They’re juicy, they’re delicious, and every time you visit the supermarket, you cringe at their prices. You look out onto your patio and there’s no place for them to grow. What now? There’s a solution. You can soon be boasting about your very own homegrown tomatoes and before you know it, others will come to you for tips (and maybe a sample). Learn how to grow tomatoes in pots! Just follow these 10 simple steps below.
10 Simple Steps to Grow Tomatoes in Pots
1. Make it a Small Tomato Plant
These are known as bush varieties. Some call them patio varieties as well and they’re the best choice for placing in pots. Even though they appear small at first, they come with lots of potential and can still produce lots of tomatoes. These can reach anywhere between one to three feet tall and once they’ve reached their maximum height, they start to produce.
2. Plan Your Pot — These Plants Are Growers!
Yes, it’s a “small” tomato plant but you’re going to need a sizable pot. The root systems of these plants are big and wide. Choose a pot with this in mind. The larger you go, the more you’re giving your tomato plant a chance to truly blossom. This doesn’t have to be a big expense, either. Even a five-gallon bucket would work (just make sure you drill some holes in the bottom — read the next step).
3. Proper Drainage is a Must
Tomatoes are resilient and that five-gallon bucket could go a long way. They do well in almost any material, including metal and clay. However, without those drainage holes at the bottom, there’s no chance of success. Any excess water needs somewhere to go.
4. Mix it Up… With a Little Potting Mix
Although you might be thinking of using regular soil or taking a scoop from your neighbor’s flowering garden, that’s not a good idea. You do need to do a little spending here and pick up some potting mix. The problem with regular soil in a pot with tomato plants is that it doesn’t allow for quick enough draining. A potting mix is lighter, which is perfect for letting the water drain and keeping your tomato plant happy.
5. Fuel Your Tomato Plant With Plenty of Nutrients
If you tend to get impatient and want to see the fruit of your labor sooner than later, you’re going to have to provide your tomato plant with plenty of nutrients. This isn’t a complex process, so don’t get dissuaded if you’re a beginner at this. Just pick up a slow-release fertilizer (but check the labels since you want to make sure it’s formulated specifically for tomatoes and veggies). Since you’re working with potting mix and excess water is moving quickly, taking some nutrients along with it, the slow-release fertilizer helps restore what’s lost. Wait at least four weeks after you’ve planted your tomato plant to add this into the top two inches of the potting mix.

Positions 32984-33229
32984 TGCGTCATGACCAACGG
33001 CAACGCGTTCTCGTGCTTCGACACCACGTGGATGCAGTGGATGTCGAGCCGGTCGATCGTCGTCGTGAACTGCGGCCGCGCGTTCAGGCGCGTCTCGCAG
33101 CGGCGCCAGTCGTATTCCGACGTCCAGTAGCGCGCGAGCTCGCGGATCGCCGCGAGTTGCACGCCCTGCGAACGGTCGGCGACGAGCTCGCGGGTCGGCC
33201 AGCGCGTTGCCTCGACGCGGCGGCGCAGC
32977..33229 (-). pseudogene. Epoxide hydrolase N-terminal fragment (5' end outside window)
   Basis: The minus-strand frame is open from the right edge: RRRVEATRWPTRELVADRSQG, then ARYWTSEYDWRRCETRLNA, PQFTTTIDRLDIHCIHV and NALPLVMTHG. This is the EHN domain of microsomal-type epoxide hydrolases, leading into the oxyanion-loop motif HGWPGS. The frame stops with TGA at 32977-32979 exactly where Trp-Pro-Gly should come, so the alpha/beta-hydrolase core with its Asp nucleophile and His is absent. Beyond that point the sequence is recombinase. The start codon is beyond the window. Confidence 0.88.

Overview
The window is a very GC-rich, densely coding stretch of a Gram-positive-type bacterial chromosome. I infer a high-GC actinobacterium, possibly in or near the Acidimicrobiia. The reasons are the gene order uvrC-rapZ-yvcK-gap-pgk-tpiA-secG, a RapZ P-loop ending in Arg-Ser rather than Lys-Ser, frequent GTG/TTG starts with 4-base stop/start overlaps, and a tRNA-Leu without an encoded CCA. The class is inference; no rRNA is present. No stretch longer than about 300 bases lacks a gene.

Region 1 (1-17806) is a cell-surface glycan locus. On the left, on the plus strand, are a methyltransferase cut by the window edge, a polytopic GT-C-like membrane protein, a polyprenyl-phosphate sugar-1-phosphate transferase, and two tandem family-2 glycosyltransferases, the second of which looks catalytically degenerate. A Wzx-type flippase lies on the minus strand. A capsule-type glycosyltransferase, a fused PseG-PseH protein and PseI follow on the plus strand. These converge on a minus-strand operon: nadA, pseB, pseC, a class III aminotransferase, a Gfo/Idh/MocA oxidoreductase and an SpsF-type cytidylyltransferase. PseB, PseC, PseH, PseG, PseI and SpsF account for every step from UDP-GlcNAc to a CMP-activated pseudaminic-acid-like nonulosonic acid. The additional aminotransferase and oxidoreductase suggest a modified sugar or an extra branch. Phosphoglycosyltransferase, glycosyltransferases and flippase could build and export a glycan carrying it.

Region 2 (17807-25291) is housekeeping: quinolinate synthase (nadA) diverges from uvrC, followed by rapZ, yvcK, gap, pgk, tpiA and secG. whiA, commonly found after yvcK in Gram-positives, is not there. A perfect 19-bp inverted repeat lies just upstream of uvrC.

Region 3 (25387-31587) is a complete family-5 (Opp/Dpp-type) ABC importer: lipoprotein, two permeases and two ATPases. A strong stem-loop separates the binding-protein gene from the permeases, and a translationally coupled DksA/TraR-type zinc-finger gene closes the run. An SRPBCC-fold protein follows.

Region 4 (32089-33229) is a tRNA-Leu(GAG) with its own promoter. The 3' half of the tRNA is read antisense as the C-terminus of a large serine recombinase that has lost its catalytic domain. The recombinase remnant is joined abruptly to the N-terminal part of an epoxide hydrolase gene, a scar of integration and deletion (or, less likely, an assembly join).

6. Set Your Newly Planted Tomato Plant in the Sun
When growing tomatoes in pots, pick a spot where there’s sunlight for at least eight hours every day. Your tomato plant is bound to flourish with all the right components and sunlight is one of them. If you’re not sure where that is, think of the south or west sides of your home and take your tomato plant over there. Keep an eye on it and make adjustments as necessary to ensure your tomato plant is getting sun as if it were on vacation on the beach.
7. Water, Water, Water!
You know how you feel when you’re parched and you down a glass of water. Tomato plants have that same thirst, and you need to quench it. Especially as they grow, they’re like insatiable teenagers, needing their nutrients and proper hydration to keep thriving. Make watering your plant a part of your morning routine — this is the best time for these plants to receive water.
8. Mind the Leaves
When you water, focus on the soil. While some plants love a bit of misting, for tomato plants, you want to keep the leaves dry. Tomato leaf diseases are real, and they develop when the leaves are littered with soil and water. Protect your plant by keeping the leaves dry!
9. Don’t Cramp their Vibe
Your tomatoes need space. Let the air circulate around them (that helps with keeping the leaves dry). They should have space to be without coming into contact with furniture, walls, or other plants.
10. Take a Stake to ‘Em!
No, not like they’re vampires. As they grow, they need a bit of support to stay erect. A stake or trellis can help provide them with that support, so they don’t start to bend or break.
The photo featured at the top of this post is © nicepix/Shutterstock.com
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